Employers must provide employees with an employment contract that meets the local standards. There are two types of contract in France: fixed-term contract (CDD) and permanent contract (CDI).
Contracts are recognised only if in French. Employers may attach a translation version, if necessary. Employees may request a translation of the agreement in their native language at the employer's expense. The contract should include the following:
Employers must provide employees with an itemised payslip monthly, breaking down the overtime pay, bonuses, paid vacation, illness, gross salary, net salary, social security contributions, complementary pensions and unemployment insurance. The payslip should also include the annual leave accrued. Employees have a right to request copies of their salary and time records, breaking down information such as days or hours worked by the employee, the wage paid weekly or monthly and the method of calculating the compensation.
Employees in roles that allow them to carry their tasks remotely can request to work from home. They can inform their employer of their intention either verbally or in writing, and the employer must justify any refusal. Employers do not need to make changes to the employment contract to allow telework, but a work from home supplement helps set rules and expectations.
Employees working remotely benefit from the same rights as employees who go to the office. Additionally, employees who do not have a dedicated office space on company premises are entitled to a work from home allowance, which compensates them for using their private space as a working area. If an employee has a dedicated office space and requests to work from home, they are not entitled to the allowance. The allowance is usually €80 to €100 per month and is exempt from income tax, up to a limit of €580 for the year.
Employers also have an absolute contractual duty to protect their employees' safety, and they can be held criminally liable for breaches of health and safety rules. Therefore, employers must strictly follow all legal provisions concerning safety in the workplace, evaluate, prevent, and record risks to protect employee's health. Employers are responsible for employee's welfare regarding occupational accidents, physical and psychological dangers and should provide employees with information and training on preventing risks. Premises should be clean and clear of clutter, facilities and technical and safety devices should be maintained and checked regularly. Employees should have sufficient light and be protected against smoking and loud noises.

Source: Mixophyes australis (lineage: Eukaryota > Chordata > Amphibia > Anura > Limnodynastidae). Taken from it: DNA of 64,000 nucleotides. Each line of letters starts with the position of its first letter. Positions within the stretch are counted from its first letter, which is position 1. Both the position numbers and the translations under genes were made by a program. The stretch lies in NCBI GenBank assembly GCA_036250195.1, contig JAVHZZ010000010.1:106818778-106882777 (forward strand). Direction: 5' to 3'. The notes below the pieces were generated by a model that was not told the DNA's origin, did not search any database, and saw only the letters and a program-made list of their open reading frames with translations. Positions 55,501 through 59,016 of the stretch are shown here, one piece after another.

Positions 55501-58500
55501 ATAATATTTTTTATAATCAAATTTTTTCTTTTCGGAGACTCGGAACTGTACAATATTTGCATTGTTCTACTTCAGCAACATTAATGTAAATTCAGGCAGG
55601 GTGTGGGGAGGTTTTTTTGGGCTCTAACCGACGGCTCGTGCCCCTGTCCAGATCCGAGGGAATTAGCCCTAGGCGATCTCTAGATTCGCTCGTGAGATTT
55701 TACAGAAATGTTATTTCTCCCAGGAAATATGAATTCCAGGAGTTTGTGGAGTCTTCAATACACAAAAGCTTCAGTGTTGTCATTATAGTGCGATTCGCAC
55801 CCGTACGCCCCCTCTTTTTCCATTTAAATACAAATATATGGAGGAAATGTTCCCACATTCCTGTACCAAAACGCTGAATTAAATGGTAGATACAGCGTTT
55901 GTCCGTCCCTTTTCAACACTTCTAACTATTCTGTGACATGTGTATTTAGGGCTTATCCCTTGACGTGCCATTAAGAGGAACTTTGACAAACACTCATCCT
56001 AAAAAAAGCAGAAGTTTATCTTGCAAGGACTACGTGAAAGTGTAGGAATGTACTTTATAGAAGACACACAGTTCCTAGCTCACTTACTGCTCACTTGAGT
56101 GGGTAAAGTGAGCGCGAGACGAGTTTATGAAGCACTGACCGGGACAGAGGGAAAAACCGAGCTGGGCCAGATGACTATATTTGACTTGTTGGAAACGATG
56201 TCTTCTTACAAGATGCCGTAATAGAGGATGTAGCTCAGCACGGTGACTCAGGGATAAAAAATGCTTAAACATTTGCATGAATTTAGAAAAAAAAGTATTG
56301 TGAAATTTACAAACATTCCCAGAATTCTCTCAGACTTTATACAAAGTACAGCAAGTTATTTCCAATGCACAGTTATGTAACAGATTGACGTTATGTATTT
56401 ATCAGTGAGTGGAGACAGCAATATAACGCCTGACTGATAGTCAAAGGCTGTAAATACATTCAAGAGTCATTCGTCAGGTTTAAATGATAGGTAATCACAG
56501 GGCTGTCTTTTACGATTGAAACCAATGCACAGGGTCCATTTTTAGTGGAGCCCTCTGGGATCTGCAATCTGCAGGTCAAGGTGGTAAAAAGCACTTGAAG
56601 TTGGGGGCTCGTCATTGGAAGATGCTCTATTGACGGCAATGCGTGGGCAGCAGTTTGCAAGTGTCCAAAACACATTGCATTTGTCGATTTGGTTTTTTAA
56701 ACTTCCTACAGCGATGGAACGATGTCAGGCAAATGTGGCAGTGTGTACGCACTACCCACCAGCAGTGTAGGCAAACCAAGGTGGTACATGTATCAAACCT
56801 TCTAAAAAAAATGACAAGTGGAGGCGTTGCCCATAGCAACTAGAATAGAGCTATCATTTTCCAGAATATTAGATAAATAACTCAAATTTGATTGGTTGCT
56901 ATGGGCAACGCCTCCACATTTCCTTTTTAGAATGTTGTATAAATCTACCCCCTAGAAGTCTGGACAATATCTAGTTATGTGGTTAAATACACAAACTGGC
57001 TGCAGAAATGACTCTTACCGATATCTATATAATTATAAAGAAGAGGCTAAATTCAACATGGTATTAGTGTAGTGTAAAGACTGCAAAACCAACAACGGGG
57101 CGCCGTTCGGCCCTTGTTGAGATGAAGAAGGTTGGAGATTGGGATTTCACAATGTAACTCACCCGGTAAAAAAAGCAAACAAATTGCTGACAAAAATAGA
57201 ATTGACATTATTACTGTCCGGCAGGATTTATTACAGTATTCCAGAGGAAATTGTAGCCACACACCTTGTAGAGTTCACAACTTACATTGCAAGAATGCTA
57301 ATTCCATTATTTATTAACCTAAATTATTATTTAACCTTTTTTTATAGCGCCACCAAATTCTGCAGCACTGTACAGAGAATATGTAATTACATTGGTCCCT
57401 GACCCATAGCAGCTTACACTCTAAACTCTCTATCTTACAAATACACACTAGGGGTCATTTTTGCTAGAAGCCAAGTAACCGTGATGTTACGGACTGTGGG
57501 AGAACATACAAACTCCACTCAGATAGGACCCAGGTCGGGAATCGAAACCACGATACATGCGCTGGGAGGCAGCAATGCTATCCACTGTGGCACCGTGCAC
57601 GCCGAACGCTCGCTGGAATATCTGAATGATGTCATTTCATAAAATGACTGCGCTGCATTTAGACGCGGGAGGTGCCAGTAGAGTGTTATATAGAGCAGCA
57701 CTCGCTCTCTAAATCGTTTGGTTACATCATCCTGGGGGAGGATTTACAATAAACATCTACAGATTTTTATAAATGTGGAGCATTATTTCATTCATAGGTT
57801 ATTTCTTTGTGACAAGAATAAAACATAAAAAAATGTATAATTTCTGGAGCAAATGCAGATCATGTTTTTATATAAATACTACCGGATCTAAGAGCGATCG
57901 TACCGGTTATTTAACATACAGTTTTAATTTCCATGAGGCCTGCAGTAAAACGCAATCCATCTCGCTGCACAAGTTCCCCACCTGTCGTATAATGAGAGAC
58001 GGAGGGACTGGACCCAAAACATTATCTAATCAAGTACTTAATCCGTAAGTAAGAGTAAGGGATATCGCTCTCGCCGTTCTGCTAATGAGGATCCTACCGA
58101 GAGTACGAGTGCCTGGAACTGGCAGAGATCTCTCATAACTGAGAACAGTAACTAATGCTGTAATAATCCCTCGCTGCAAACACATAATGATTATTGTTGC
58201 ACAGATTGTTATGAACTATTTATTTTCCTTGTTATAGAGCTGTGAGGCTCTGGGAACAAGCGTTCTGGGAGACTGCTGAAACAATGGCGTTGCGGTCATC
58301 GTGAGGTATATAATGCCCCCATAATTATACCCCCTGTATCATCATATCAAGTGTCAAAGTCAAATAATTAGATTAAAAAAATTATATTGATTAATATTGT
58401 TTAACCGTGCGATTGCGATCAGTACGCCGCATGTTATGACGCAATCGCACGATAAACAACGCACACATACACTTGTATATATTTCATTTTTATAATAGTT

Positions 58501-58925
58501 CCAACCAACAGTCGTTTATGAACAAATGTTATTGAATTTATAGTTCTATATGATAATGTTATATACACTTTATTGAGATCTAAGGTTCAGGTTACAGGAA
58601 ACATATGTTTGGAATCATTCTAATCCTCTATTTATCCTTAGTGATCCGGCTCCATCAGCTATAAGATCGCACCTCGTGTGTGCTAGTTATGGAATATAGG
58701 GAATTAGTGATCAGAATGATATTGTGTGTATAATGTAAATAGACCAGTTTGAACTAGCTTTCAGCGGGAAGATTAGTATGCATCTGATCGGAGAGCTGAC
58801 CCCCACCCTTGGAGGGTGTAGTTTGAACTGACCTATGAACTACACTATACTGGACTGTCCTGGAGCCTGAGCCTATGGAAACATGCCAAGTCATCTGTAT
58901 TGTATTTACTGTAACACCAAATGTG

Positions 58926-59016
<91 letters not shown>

The employer must also keep an employee record for those exposed to a dangerous working environment, intensive working schedules, or other multiple professional risks. The employer should share that record with the occupational doctor.
Companies with more than 300 employees are required to establish a Health and Safety Commission.
Failure to record in writing or update the risk assessment results annually is punishable by fines of up to €10,000.
Employees who suffer work-related accidents are compensated by a lump-sum indemnity paid by the social security system, which seeks reimbursement for it from the employer in the event of gross negligence.
Employees working from home are entitled to a yearly meeting with their managers to discuss their current workload and possible solutions. Moreover, employees have a right (employers should inform them of that) and can request to have a secondary meeting in case of an increase in the workload.
Following the meetings, the employer must take all the necessary measures to protect the employee's health and safety. They should draft a report, which both employer and employee sign.
Employees in France have the right to disconnect from work after working hours. Employers are prohibited from contacting employees out of those work hours. To respect an employee's private life, the work from home arrangement must establish availability periods where an employer can contact an employee by phone. Outside of the timeslots, the employee is under no obligation to respond to requests from their employer.
France has stringent laws when it comes to terminating an employee. Employers can only terminate an employee when there's a genuine cause, and they must follow a termination procedure.
Employers can dismiss employees for personal or economic reasons. The termination on personal grounds can be disciplinary (misconduct) or not (poor performance, unfitness to work).
Before an employer ends employment, they must invite the employee for a pre-dismissal meeting at least five full business days in advance to discuss the situation and allow commenting or providing an explanation. Employees may be accompanied by another staff member or, if the company has no staff representative bodies, by an external employee advisor.